Wednesday, April 9, 2008

“April is the cruelest month…”

The Union general William Tecumseh Sherman said after he burned Atlanta, "I fear the world will jump to the wrong conclusion that because I am in Atlanta the work is done. Far from it. We must kill three hundred thousand, I have told you of so often, and the further they run the harder for us to get them."

Given the sad history of racial oppression in the South for a century after the Civil War, the only thing to regret is that Sherman didn't finish the job.

- Spengler, Asia Times (emphasis added)

Spengler valorizes Sherman, one of our first war criminals, and thinks that we should admire him. Indeed, the postbellum history of most of America’s wars has been marked by an embrace of Sherman-esque brutality from the Indian wars to the Phillipines to Vietnam. There has been no lack of admiration for the man’s methods, regardless of his personal reputation.

There is something far, far more insidious and twisted than cultures of defeat, and these are cults of triumphalism, to which Spengler makes his contribution here. A cult of triumphalism is far more dangerous first of all because it sanctifies violence in a way that Lost Causes cannot do, and because it implies that there are wars that are not only just, but that the victor in war can literally do no wrong (and in any case the defeated deserved whatever they got, according to this circular reasoning, because they lost). A culture of defeat teaches humility and reminds that justice and military strength do not have any necessary direct relationship with one another. Triumphalism teaches the opposite: victory is the proof of righteousness, and not only did the enemy deserve to die, but we should have killed more of them to keep them down longer. Spengler approves here of the abandonment of restraint and total war and endorses the narrative of the victors. In fact, he endorses not just the cause of Unionists, as he specifically does in this case, but the narrative of every victor, whether it is the Mauryans and the Romans or the Mongols, the Ottomans, or the Aztecs… This is the argument of the genocidaire and the totalitarian, and it gives a pass to anyone who would commit genocide against a weaker people.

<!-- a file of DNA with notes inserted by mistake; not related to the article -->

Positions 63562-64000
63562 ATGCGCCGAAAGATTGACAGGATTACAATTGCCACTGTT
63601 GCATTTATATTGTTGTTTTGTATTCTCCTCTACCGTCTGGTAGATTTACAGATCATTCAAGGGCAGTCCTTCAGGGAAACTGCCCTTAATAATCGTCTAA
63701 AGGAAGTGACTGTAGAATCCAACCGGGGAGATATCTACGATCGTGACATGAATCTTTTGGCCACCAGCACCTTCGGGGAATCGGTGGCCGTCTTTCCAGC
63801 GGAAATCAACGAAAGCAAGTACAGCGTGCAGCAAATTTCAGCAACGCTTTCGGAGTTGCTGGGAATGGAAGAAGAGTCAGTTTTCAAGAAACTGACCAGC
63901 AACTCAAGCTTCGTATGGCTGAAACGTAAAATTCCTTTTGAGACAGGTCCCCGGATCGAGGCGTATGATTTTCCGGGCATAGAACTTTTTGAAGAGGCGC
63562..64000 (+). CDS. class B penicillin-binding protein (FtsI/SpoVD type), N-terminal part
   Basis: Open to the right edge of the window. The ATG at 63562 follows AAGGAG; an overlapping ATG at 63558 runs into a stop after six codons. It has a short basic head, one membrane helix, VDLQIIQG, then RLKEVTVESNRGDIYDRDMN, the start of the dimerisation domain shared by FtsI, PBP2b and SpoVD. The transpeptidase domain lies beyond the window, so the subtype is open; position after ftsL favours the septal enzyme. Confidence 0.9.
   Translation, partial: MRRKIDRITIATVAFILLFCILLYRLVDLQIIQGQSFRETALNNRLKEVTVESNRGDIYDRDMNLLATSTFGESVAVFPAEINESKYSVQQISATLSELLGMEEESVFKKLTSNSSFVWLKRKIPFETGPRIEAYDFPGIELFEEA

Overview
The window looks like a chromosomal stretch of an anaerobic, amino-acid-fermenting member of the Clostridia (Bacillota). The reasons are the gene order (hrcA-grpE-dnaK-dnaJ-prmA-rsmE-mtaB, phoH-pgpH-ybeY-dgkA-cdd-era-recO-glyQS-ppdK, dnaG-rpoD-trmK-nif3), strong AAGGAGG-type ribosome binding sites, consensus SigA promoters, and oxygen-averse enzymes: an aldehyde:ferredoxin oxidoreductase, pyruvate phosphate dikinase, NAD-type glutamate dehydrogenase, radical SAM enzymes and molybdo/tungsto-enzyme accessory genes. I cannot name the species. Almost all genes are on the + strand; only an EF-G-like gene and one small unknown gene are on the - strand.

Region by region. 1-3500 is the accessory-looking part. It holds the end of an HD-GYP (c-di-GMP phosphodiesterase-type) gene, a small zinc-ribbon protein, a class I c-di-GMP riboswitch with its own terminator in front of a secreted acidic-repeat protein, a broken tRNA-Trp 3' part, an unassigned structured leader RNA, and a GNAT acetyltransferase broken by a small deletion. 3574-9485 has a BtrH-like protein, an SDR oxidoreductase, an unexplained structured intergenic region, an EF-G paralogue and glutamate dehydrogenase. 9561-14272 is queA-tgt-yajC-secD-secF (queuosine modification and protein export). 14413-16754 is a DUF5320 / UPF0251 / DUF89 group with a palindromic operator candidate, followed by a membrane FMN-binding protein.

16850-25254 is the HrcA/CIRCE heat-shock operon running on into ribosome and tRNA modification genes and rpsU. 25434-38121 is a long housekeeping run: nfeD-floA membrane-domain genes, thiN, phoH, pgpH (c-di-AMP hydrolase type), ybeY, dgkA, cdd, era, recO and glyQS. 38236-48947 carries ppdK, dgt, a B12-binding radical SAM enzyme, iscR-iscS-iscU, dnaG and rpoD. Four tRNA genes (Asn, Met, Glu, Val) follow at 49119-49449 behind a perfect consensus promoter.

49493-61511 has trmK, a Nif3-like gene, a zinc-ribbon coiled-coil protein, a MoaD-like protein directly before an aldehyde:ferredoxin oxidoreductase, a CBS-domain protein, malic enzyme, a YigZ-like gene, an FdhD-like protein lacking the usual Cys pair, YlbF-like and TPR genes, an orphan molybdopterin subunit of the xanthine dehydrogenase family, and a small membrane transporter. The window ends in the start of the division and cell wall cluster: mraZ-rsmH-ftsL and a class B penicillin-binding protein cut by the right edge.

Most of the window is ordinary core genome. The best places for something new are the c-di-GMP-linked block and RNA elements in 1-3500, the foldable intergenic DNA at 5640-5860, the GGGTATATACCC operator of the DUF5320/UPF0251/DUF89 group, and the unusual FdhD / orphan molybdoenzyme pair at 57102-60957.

- Daniel Larison, Taki’s Magazine